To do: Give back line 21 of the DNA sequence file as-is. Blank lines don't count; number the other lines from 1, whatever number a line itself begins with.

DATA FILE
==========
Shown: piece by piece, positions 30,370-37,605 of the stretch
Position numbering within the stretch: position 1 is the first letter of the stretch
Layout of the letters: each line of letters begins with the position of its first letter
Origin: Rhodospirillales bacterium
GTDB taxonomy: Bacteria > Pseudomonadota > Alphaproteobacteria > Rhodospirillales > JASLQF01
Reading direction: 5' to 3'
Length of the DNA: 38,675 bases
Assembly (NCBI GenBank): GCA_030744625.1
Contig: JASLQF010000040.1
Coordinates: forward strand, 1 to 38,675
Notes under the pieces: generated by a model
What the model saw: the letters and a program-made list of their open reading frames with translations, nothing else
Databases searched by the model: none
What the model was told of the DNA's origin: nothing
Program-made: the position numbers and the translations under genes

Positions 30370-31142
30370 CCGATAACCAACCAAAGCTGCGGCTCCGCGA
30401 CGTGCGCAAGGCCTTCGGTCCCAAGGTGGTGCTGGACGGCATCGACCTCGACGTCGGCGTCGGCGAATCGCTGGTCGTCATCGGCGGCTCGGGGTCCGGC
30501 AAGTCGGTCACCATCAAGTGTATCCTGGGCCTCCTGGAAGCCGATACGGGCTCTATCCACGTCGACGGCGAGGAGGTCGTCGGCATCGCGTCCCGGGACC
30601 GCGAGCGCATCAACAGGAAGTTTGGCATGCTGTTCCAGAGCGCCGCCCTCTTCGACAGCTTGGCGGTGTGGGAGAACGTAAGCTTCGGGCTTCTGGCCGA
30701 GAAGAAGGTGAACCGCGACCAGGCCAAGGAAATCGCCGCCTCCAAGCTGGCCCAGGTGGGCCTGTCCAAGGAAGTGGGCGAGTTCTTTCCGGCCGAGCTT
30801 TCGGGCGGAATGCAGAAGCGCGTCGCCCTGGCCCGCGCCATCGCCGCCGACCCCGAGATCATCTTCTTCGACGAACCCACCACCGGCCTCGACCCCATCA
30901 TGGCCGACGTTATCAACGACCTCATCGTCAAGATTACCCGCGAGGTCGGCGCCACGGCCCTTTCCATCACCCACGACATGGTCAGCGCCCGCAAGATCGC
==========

30701 GAAGAAGGTGAACCGCGACCAGGCCAAGGAAATCGCCGCCTCCAAGCTGGCCCAGGTGGGCCTGTCCAAGGAAGTGGGCGAGTTCTTTCCGGCCGAGCTT